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Fonte: ICO
In the first detailed element of our AI framework blog series, Reuben Binns, our Research Fellow in AI, and Valeria Gallo, Technology Policy Adviser, explore how organisations can ensure ‘meaningful’ human involvement to make sure AI decisions are not classified as solely automated by mistake.
This blog forms part of our ongoing work on developing a framework for auditing AI. We are keen to hear your views in the comments below or you can email us.
Artificial Intelligence (AI) systems[1] often process personal data to either support or make a decision. For example, AI could be used to approve or reject a financial loan automatically, or support recruitment teams to identify interview candidates by ranking job applications.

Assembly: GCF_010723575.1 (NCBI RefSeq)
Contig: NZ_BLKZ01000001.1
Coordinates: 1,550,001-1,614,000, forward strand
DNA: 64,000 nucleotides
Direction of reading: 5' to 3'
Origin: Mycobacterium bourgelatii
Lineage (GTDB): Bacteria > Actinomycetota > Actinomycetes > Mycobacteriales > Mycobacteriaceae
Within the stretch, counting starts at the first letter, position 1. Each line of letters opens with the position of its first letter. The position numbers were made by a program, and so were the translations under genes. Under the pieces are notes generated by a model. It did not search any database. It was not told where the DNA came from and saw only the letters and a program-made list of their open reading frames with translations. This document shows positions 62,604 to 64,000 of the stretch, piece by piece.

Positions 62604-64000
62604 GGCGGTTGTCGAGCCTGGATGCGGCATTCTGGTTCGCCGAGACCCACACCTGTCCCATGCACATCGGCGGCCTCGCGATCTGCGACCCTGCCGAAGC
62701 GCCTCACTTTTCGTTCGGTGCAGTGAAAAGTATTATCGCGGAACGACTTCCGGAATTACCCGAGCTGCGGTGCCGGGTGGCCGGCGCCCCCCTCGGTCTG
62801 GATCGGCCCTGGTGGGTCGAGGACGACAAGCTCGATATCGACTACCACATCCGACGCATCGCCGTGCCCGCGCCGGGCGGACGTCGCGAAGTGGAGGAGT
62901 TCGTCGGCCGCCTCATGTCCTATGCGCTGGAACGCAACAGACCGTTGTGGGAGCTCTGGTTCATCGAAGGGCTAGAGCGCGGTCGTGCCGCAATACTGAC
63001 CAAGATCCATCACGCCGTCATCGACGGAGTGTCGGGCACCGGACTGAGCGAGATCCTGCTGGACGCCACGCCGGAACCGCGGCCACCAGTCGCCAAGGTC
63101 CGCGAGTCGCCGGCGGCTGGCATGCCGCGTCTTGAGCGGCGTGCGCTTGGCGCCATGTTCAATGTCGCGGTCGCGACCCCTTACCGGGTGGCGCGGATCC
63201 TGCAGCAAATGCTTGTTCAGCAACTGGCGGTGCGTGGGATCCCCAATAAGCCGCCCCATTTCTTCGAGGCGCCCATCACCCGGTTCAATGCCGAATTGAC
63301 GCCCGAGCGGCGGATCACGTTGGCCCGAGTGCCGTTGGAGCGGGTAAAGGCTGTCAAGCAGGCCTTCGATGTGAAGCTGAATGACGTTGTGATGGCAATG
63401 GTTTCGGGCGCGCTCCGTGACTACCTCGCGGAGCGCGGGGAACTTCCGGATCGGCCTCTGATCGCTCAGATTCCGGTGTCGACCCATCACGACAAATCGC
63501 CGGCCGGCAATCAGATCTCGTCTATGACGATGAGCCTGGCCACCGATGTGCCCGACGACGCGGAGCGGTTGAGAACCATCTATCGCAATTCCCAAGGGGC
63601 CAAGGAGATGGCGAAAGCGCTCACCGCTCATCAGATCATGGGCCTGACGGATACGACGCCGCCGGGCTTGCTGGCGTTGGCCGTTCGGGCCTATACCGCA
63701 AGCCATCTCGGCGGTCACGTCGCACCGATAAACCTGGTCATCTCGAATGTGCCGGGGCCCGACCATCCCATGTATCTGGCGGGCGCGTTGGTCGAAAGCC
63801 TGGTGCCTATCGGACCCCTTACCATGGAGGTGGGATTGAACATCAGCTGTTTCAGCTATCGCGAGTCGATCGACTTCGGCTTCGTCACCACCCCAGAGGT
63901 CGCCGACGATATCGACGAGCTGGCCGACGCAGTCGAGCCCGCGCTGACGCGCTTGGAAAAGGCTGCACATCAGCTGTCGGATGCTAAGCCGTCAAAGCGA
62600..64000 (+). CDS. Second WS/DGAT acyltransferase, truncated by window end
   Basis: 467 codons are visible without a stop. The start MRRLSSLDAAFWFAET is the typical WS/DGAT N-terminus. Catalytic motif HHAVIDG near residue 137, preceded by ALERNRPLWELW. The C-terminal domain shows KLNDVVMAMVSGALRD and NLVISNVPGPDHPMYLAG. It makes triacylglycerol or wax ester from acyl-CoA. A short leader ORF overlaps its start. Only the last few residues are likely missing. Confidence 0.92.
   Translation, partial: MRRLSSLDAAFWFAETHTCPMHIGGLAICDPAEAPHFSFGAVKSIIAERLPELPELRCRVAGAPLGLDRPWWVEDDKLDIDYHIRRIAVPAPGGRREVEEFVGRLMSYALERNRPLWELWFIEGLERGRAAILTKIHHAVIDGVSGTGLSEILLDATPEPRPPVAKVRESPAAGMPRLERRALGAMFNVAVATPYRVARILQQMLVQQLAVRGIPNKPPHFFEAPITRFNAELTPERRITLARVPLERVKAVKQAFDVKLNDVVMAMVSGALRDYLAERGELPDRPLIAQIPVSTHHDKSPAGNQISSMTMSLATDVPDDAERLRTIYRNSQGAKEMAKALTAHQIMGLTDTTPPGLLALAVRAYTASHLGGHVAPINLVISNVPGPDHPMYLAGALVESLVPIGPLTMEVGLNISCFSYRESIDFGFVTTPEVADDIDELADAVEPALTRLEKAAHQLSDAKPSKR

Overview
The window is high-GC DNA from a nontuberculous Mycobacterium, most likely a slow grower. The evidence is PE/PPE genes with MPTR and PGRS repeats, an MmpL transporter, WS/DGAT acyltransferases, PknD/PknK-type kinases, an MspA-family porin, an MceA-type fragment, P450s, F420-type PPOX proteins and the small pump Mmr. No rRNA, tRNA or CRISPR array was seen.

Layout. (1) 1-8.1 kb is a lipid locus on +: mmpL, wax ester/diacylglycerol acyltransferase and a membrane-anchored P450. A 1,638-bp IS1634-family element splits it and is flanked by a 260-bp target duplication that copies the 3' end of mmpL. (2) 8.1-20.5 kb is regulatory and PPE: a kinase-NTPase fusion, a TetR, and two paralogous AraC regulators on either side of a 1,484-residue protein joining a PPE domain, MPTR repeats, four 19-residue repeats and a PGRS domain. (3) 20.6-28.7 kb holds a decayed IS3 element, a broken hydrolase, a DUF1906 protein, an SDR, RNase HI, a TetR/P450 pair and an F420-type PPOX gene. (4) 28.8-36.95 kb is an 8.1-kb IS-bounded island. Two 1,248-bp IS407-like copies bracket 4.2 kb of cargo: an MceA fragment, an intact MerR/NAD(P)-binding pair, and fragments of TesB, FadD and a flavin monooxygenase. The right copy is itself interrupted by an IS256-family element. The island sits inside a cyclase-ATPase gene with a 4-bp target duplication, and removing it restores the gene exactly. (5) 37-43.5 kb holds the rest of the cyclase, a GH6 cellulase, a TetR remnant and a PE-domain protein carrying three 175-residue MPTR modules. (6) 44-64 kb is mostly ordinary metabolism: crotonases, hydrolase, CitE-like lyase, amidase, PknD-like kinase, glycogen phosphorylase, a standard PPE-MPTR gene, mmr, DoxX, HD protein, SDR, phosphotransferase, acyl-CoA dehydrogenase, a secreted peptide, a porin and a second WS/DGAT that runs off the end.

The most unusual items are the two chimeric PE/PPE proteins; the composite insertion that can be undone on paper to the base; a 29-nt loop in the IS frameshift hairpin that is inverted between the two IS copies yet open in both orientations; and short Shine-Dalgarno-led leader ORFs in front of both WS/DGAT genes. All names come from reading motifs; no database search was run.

Article 22 of the General Data Protection Regulation (GDPR) establishes stricter conditions in relation to AI systems that make solely automated decisions, i.e. without human input, with legal or similarly significant effects about individuals. AI systems that only support or enhance human decision-making are not subject to these conditions. However, a decision will not fall outside the scope of Article 22 just because a human has ‘rubber-stamped’ it: human input needs to be ‘meaningful’.
The degree and quality of human review and intervention before a final decision is made about an individual is the key factor in determining whether an AI system is solely or non-solely automated.